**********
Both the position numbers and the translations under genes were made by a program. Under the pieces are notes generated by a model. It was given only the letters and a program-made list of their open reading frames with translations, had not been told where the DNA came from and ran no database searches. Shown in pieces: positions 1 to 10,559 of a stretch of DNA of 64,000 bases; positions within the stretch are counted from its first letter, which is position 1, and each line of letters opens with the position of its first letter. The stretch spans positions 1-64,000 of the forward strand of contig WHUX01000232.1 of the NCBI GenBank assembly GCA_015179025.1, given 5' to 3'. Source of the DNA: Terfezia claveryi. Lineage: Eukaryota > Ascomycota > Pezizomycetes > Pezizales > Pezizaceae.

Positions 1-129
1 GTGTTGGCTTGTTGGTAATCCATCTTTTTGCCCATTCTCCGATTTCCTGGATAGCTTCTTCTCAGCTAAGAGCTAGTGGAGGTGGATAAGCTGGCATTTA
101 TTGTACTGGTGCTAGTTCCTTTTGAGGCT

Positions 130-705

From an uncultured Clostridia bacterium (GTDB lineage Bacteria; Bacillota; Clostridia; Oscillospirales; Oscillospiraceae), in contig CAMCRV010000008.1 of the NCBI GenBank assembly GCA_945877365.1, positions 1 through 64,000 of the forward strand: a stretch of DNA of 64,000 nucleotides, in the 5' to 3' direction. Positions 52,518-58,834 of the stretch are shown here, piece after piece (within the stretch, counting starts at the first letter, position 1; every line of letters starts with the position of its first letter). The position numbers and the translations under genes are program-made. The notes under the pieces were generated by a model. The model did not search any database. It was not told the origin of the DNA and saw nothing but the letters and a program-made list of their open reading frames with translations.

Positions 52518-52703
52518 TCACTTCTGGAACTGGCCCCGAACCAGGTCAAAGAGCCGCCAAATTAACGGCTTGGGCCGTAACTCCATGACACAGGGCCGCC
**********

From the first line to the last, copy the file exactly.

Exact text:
Both the position numbers and the translations under genes were made by a program. Under the pieces are notes generated by a model. It was given only the letters and a program-made list of their open reading frames with translations, had not been told where the DNA came from and ran no database searches. Shown in pieces: positions 1 to 10,559 of a stretch of DNA of 64,000 bases; positions within the stretch are counted from its first letter, which is position 1, and each line of letters opens with the position of its first letter. The stretch spans positions 1-64,000 of the forward strand of contig WHUX01000232.1 of the NCBI GenBank assembly GCA_015179025.1, given 5' to 3'. Source of the DNA: Terfezia claveryi. Lineage: Eukaryota > Ascomycota > Pezizomycetes > Pezizales > Pezizaceae.

Positions 1-129
1 GTGTTGGCTTGTTGGTAATCCATCTTTTTGCCCATTCTCCGATTTCCTGGATAGCTTCTTCTCAGCTAAGAGCTAGTGGAGGTGGATAAGCTGGCATTTA
101 TTGTACTGGTGCTAGTTCCTTTTGAGGCT

Positions 130-705

From an uncultured Clostridia bacterium (GTDB lineage Bacteria; Bacillota; Clostridia; Oscillospirales; Oscillospiraceae), in contig CAMCRV010000008.1 of the NCBI GenBank assembly GCA_945877365.1, positions 1 through 64,000 of the forward strand: a stretch of DNA of 64,000 nucleotides, in the 5' to 3' direction. Positions 52,518-58,834 of the stretch are shown here, piece after piece (within the stretch, counting starts at the first letter, position 1; every line of letters starts with the position of its first letter). The position numbers and the translations under genes are program-made. The notes under the pieces were generated by a model. The model did not search any database. It was not told the origin of the DNA and saw nothing but the letters and a program-made list of their open reading frames with translations.

Positions 52518-52703
52518 TCACTTCTGGAACTGGCCCCGAACCAGGTCAAAGAGCCGCCAAATTAACGGCTTGGGCCGTAACTCCATGACACAGGGCCGCC